CHINESE THREAT .

Emerging Competitors Elpida Japan’s only remaining DRAM producer Hynix Infineon Has many financial problems Major DRAM player with 25 R&D locations all over the globe Micron Technology Investing in next generation DRAM technology with a $500 million investment from Intel Nanya Technology Producing 256 Mbit DRAM in a Joint Venture with Infineon SMIC The only Chinese DRAM manufacturer. It is China’s most advanced producer and a major competitor for Samsung .

Chinese Environment Regulatory A zero tariff rate for importing semi-conductors Tax rebates to domestically produced semiconductors (avail in 2003 but stopped since April 2004) Other preferential policies although not announced in detail. So China went to other countries Chinese government provided cheap credit. cheap utilities. abundant land. are in the pipeline to encourage investment in semiconductors Market Access issues still exist China lacks the critical infrastructure necessary to support a cutting –edge semi-conductor industry The US and Taiwan governments have forbidden shipment of cutting edge production technology to China. engineering talent. tax incentives to anyone who was willing to partner with a Chinese company China still enjoys an advantage in labor intensive activities Technology Alliances Labor .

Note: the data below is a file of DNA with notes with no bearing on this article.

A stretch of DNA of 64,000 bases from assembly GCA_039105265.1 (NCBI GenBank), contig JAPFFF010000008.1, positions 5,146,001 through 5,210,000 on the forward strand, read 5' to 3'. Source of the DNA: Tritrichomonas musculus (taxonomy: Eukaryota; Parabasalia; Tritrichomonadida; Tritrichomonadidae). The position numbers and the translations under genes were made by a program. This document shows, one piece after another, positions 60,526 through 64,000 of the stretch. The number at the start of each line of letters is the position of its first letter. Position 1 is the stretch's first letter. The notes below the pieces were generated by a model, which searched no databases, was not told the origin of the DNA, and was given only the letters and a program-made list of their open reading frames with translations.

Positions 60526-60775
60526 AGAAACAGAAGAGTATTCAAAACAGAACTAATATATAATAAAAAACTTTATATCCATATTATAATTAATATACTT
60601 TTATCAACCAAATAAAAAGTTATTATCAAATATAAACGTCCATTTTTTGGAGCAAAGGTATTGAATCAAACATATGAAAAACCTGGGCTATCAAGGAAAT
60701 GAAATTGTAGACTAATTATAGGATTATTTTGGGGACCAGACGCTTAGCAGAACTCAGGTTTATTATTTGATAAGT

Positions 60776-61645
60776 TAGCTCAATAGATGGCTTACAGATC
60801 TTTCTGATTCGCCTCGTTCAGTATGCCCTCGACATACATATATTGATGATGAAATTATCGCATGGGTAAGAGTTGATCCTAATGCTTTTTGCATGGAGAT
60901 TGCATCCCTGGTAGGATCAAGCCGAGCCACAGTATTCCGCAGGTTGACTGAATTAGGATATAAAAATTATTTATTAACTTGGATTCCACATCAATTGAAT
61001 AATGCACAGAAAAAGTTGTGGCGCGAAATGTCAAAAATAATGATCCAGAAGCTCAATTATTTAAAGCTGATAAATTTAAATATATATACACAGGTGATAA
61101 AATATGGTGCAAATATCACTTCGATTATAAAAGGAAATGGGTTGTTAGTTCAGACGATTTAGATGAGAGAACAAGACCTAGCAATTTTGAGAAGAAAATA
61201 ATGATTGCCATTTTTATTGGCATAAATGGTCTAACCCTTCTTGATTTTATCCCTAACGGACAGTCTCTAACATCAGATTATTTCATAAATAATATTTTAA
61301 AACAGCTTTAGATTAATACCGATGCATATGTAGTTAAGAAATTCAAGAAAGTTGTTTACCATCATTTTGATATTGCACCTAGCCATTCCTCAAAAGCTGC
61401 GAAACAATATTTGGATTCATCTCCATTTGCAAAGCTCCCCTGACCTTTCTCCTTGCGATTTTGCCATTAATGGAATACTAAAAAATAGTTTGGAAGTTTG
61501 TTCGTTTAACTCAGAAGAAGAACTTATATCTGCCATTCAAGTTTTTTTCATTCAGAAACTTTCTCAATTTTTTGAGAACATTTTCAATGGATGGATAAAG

land. increase volume . utilities – Tax incentives • Engineering talent • Strategy – Licence technology.Chinese Advantages • Ample access to capital • Low cost of labor and administration • Government incentives – Cheap credit. designs – Sell at low prices to gain market share.

RECOMMENDATIONS .